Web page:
William Hogarth, “Columbus Breaking the Egg” (1752). This engraving plays up the image of Columbus as a radical, self-willed explorer. (via wikipedia.org) (click to enlarge)

October 12, observed yesterday as a holiday, is most commonly known as Columbus Day in the United States, but is also recognized as Dia de la Raza throughout Latin America, as well as Indigenous People’s Day. Fraught with controversy, the various iterations of this holiday reflect the range of perspectives on Christopher Columbus and his legacies. The Columbus Day of my youth celebrates the heroic “discoverer” of the Americas, playing up mythical stories of his genius on insisting the world was round, and often neglecting the icky bits about the ensuing genocide of the indigenous peoples of the Americas.

Dia de la Raza, or Day of the Race, recognizes his 1492 arrival as the origin of Hispanic peoples in the Americas, the living results of European and indigenous offspring. Some criticize this celebration of what was for many a forced and unbalanced encounter, and others take it as recognition of ancestral roots, for better or for worse.

October 12, 1992, the 500th anniversary of Columbus’s arrival to the New World, marked the first Day of Solidarity with Indigenous People, as declared by a coalition of Native American groups in Northern California, in accordance with ideas discussed at First Continental Conference on 500 Years of Indian Resistance. Several states have since followed suit, getting rid of Columbus Day celebrations in favor of Indigenous People’s Day.

In recognition of this complex history, I present a brief exploration of depictions of Christopher Columbus and interpretations of his legacy in the Americas.

Sebastiano del Piombo, “Portrait of a Man, Said to be Christopher Columbus (born about 1446, died 1506)” (1519). This wasn’t painted during Columbus’s life, but it is the visage commonly associated with him. (via metmuseum.org)

John Vanderlyn, “The Landing of Columbus” (1846). This very heroic painting hangs in the rotunda of the US Capitol building, tying colonialism and patriotism up in one big bow. (via aoc.gov) (click to enlarge)

Dióscoro Teófilo Puebla Tolín, “First landing of Columbus on the shores of the New World, at San Salvador, W.I., Oct. 12th 1492.” (1862). Same image, same motifs, but stronger emphasis on God as a driving force in Columbus’s efforts as he humbly takes a knee. (via wikipedia.org) (click to enlarge)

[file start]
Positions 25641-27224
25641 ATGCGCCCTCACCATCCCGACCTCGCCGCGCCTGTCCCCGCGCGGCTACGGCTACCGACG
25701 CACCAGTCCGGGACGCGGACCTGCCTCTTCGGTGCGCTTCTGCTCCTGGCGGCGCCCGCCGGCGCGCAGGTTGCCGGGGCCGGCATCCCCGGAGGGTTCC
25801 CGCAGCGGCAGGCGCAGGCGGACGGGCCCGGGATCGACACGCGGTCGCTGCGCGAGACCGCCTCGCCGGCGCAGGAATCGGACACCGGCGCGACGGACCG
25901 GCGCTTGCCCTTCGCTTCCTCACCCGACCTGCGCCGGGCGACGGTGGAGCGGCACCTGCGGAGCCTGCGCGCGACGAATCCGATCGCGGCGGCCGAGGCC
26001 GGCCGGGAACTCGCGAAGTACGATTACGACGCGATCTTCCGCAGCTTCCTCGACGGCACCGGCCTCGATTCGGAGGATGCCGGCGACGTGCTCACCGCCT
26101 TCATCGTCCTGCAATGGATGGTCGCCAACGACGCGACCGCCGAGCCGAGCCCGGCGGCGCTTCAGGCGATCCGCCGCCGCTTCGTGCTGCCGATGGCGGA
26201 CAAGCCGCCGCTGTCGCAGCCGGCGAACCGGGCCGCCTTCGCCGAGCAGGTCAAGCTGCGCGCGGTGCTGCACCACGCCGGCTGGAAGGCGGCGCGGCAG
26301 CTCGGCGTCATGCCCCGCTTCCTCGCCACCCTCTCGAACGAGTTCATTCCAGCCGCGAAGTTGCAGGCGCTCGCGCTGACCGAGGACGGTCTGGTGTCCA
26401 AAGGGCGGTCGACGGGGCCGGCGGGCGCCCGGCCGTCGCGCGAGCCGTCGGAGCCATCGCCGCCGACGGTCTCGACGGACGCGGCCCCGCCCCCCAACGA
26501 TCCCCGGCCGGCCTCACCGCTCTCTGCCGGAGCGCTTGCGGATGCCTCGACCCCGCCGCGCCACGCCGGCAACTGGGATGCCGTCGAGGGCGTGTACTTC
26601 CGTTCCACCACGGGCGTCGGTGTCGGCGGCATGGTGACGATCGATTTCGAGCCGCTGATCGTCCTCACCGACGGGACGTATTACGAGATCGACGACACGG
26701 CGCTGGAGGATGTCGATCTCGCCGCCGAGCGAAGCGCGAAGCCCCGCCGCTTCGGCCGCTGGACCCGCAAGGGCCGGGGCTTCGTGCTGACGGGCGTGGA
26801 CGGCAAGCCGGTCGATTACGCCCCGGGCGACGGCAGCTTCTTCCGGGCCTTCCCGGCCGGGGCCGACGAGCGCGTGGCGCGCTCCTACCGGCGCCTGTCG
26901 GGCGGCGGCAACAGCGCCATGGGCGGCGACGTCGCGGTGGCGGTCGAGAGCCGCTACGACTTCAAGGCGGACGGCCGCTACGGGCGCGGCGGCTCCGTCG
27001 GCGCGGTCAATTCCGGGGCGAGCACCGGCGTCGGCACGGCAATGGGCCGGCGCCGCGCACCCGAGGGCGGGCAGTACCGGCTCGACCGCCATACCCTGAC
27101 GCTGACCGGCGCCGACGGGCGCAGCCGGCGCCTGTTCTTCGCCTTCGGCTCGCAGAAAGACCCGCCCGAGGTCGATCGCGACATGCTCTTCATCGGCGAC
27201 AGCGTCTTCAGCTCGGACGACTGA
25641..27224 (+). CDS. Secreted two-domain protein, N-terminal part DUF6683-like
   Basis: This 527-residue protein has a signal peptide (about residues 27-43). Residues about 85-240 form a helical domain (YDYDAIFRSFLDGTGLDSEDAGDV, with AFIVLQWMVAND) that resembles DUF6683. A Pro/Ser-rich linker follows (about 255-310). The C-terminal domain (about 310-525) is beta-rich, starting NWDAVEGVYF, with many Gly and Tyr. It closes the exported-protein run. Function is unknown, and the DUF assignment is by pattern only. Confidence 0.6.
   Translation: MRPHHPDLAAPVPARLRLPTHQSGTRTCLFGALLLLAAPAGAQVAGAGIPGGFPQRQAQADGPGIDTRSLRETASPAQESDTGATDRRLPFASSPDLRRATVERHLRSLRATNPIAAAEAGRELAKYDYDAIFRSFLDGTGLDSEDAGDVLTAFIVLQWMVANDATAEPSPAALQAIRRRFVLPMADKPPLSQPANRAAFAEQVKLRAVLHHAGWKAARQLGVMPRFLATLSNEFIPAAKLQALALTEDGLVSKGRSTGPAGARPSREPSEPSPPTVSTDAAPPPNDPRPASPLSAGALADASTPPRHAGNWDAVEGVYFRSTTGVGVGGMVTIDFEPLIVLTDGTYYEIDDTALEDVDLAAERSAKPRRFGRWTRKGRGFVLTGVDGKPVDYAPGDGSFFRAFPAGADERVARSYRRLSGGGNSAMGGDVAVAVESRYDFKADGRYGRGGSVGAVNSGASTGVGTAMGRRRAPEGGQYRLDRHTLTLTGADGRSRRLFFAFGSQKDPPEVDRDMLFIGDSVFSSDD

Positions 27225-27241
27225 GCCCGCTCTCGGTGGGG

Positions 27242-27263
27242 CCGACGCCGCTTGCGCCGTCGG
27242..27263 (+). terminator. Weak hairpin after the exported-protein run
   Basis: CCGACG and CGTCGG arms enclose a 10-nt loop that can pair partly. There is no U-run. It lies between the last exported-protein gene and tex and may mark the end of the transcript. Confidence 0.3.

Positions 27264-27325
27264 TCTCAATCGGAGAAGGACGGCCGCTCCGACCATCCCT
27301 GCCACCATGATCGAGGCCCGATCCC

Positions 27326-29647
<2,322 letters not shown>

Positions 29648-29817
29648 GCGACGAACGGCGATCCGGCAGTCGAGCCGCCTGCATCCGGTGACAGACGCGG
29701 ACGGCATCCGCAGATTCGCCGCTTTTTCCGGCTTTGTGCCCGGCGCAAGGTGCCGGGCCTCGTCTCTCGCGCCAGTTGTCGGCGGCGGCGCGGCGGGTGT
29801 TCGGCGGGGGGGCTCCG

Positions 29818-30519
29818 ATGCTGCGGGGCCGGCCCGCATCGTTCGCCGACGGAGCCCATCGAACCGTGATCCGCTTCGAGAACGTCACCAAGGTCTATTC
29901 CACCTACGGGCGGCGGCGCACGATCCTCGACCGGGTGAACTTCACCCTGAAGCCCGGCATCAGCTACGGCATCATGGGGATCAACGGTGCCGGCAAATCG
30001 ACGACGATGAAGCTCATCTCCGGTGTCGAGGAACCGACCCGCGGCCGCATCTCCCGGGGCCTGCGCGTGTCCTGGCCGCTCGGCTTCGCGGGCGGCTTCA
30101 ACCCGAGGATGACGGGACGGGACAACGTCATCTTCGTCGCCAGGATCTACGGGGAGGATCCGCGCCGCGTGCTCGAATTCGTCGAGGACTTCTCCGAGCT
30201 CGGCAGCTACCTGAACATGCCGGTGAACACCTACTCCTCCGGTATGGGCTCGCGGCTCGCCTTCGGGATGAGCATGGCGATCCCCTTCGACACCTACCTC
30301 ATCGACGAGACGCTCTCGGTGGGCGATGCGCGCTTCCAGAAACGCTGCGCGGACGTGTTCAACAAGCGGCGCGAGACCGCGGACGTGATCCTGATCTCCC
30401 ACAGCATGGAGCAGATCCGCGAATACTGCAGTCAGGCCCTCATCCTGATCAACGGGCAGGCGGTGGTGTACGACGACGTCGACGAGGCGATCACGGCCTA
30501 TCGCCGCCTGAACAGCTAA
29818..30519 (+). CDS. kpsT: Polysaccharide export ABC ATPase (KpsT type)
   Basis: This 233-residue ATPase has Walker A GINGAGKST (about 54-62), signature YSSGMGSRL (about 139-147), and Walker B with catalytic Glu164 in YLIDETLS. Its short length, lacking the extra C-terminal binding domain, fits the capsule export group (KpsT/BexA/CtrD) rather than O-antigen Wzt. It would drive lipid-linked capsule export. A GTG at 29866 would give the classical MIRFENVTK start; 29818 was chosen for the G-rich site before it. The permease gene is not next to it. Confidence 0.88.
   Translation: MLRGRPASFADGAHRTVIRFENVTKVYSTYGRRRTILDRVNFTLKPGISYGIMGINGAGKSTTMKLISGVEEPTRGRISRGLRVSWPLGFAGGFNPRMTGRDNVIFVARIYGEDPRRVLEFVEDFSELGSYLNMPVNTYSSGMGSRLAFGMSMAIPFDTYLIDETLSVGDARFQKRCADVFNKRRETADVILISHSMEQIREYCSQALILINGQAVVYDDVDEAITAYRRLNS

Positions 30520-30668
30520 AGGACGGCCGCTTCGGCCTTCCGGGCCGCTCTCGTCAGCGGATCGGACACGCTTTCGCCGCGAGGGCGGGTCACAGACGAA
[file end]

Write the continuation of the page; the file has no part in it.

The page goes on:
Lee Friedlander, “Columbus. Bridgeport, Connecticut” (1973). The contemporary status of Columbus, trapped within the annals of history, namesake to countless towns and model for cold monuments. (via moma.org)

James Victore, “Celebrate Columbus 1492-1992” (1992). The skull drawn on the face of the figure suggests both Columbus as implied harbringer of death as well as recognition of indigenous ancestry. (via moma.org)

Felipe Galindo, “The Discovery of Manhatitlan,” used as the cover for his “Manhatitlan,” a part of a larger exploration of the imagined events of Aztec people discovering New York, turning the tables on explorers like Columbus. His “Manhatitlan Codex” animation was discussed on WNYC. (via facebook.com)

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Janelle Grace

Janelle Grace is the #TalkBackTuesday editor of our tumblelog Hyperallergic LABS. In some of her previous professional lives, she's written essays for the...

One reply on “The Many Views of Christopher Columbus”

  1. “A People’s History of the United States”
    by Howard Zinn
    is essential reading
    for those interested in
    the truth
    Christopher Columbus.

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